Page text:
...

He came to Palestine to coordinate the various security services, and erected a security fence along the northern border to prevent the infiltrations of terrorists. The structure managed to anger both the Jewish and Arab settlers, as it crossed pastureland and private property. After the threat from outlaw bands was over, the wall was dismantled. Later, in 1983, after the Israeli Defense Forces occupation in southern Lebenon was ended, a wall was built on the same border.

In 1993, in an attempt to prevent suicide bombers from entering into Israel from Gaza, Prime Minister Rabin ordered a fence erected to close off this area. The Jewish and Arab populations were effectively sealed off from each other. Roadblocks were set up and Arab workers were prevented from crossing the border to work in Israel. "The wall Israeli General Vilnai built around Gaza has dampened security problems, but he says that cooping up Gaza residents will bring political and economic costs. 'The flow of workers to Israel must continue,' he says."

In May of 2002, as the frequency of suicide attacks increased, the Israeli government decided to begin building a partial fence along the green line (pre-1967 War) borders with the West Bank. As early as 1994, under Prime Minister Yitzhak Rabin, plans for the fence were discussed in Israel. A similar fence built in 1993 had been successful in preventing infiltration from the much smaller Gaza strip. Many in Israel continue to be angry over the delay, saying that hundreds of lives could have been saved had the fence been built in 1994 when it was originally proposed. In a speech in June 2003, former Israeli Prime Minister Ehud Barak criticized the Israeli government for dragging its feet and not building the Wall sooner.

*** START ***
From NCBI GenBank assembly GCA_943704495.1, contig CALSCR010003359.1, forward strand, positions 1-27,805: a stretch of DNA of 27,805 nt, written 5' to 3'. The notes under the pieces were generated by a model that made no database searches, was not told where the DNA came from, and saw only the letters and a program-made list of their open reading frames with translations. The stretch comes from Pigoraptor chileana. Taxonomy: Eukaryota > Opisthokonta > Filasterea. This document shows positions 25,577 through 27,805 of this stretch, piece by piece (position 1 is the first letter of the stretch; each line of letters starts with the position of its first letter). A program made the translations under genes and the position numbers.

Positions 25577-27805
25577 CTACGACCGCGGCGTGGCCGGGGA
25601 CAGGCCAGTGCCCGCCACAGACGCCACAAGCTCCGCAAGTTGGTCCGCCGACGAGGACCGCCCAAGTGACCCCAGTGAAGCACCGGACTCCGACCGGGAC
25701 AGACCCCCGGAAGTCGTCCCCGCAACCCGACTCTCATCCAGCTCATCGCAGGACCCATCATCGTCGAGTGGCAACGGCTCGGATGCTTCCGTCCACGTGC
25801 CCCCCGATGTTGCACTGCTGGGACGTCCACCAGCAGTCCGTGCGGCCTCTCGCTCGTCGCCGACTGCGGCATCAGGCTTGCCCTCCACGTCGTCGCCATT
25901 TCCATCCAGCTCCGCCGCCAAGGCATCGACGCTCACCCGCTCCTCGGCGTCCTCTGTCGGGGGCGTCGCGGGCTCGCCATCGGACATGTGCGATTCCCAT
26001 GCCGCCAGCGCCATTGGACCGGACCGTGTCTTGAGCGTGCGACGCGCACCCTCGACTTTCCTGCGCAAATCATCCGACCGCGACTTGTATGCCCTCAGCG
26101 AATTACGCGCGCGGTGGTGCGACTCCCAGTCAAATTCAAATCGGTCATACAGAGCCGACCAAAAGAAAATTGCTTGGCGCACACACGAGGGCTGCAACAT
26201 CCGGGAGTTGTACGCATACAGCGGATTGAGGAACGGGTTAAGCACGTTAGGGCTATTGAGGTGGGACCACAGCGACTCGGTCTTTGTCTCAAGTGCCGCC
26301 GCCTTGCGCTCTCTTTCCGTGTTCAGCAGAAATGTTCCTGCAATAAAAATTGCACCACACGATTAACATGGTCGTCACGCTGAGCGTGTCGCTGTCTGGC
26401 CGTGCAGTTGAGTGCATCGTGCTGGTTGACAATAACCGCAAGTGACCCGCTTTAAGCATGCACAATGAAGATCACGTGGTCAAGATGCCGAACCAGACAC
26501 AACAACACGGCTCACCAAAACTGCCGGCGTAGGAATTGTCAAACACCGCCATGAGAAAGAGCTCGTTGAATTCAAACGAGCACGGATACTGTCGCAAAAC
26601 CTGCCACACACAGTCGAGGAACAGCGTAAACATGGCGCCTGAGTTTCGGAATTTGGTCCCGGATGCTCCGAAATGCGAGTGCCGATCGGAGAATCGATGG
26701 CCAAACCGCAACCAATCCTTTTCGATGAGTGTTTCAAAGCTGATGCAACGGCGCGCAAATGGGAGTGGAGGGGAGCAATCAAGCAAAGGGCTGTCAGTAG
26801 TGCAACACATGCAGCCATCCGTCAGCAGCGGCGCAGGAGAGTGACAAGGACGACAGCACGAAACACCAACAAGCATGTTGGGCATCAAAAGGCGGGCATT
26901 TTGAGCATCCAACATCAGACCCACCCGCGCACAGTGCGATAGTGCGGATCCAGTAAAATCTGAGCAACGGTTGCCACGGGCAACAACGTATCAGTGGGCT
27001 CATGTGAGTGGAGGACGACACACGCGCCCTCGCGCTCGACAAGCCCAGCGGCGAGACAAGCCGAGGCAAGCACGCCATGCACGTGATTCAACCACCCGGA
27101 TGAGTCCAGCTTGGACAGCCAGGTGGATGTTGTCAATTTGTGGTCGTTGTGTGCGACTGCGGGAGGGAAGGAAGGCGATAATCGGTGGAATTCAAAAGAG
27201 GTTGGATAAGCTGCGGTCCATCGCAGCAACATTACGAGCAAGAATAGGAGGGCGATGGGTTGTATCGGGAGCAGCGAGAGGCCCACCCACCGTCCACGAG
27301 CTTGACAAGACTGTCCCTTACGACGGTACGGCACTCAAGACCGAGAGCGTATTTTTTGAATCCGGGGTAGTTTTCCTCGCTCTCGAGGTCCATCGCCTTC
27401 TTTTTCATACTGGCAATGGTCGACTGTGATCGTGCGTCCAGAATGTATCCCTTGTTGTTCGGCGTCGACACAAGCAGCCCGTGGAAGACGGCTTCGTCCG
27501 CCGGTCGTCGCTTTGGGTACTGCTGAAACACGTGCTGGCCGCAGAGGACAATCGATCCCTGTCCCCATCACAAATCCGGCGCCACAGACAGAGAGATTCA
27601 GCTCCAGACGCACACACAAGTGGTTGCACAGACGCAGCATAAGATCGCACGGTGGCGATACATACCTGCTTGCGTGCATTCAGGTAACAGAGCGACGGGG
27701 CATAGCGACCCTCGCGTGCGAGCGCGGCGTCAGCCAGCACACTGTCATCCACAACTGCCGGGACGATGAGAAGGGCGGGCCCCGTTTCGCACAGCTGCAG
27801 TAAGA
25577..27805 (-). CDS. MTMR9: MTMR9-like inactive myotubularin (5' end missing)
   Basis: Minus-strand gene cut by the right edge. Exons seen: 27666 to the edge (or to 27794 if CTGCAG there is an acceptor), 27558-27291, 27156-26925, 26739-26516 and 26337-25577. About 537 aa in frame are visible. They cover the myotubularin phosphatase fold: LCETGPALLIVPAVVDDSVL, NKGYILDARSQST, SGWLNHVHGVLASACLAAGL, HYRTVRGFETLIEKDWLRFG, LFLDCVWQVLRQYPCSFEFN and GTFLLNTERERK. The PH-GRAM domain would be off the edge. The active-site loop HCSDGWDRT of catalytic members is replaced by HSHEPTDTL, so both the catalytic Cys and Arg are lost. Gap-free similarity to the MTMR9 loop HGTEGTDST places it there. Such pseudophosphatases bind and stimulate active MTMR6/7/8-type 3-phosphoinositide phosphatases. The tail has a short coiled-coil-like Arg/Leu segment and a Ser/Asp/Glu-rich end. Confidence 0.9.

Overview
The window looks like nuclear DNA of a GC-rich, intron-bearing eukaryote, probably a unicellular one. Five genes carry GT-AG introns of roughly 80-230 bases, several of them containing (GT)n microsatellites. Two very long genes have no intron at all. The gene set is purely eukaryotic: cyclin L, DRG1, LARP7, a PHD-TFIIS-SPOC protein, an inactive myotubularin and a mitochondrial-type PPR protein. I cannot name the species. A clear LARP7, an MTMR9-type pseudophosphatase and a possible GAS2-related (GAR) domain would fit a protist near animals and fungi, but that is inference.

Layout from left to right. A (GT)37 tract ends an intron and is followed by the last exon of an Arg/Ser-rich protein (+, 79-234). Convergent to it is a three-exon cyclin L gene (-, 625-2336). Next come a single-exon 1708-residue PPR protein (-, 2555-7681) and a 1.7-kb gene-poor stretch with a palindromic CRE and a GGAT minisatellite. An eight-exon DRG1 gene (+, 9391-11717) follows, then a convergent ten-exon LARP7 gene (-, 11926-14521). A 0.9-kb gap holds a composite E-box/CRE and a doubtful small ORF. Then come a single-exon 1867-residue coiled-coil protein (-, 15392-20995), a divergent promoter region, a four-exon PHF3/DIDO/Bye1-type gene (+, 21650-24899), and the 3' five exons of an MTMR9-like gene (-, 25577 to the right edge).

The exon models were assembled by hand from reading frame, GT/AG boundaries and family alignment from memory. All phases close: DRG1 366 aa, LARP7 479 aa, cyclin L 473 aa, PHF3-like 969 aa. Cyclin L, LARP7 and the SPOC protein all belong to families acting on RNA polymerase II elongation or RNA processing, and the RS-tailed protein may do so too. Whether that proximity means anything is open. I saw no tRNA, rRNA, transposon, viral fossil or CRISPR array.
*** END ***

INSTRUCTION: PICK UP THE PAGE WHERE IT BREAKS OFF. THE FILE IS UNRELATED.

Construction on the fence began in July. The Wall will follow the Green Line, roughly the border before the 1967 war which separates Israel from the West Bank. In certain areas, however, the line will cut east into the West Bank to cover large Jewish settlements. In addition to the fence itself, there will be electronic monitoring devices placed around it and guardhouses at periodic intervals. In areas of high population, the fence is replaced by a wall to prevent Palestinians from shooting through the fence.

On October 1, 2003, the Israeli cabinet voted to extend the West Bank security fence, with the Ministry of Defense for the first time, publishing its planned route for the entire 250-mile section of fence along the western edge of the West Bank. Prime Minister Sharon went on Israeli television and told the world that he planned to extend the fence around the West Bank, separating the Jordan Valley from Jordan.

The United Nations (UN) General Assembly reacted with several resolutions calling for an end to the Wall and the Israelis reacted by saying it would ignore the resolutions. On October 26, 2003, Palestinians living near the fence were ordered to obtain special permits in order to continue living there. In November, the fence was condemned by both the European Union and Secretary General of the UN, and the next month the UN General Assembly passed a resolution to send this issue to the International Court of Justice (ICJ) in the Hague to determine legality under international law. On July 9, 2004, the ICJ ruled that the barrier was illegal under international law and must be torn down. Palestinians who had been harmed by the fence were ordered to be compensated. Later that month, on July 19th, the UN General Assembly passed a resolution adopting the Court's ruling. Israel ignored these actions by the UN.

On July 16, 2004, Ambassador John Danforth, U.S. Representative to the United Nations, speaking against the proposed resolution, issued a statement saying,

The resolution before us and the opinion of the International Court of Justice it endorses point away from a political solution to the Israel-Palestinian conflict that would embody the vision of two states, Israel and Palestine, living side by side in peace and security. We must reject the resolution.

If there is to be a solution to the tragedy of the Middle East, it must be political, entailing the agreement by both parties to a reasonable compromise. The judicial process is not the political process, and the International Court of Justice was not the appropriate forum to resolve this conflict.

The nature of a political solution is balance. The claims of each side must be accommodated, or there can be no agreement.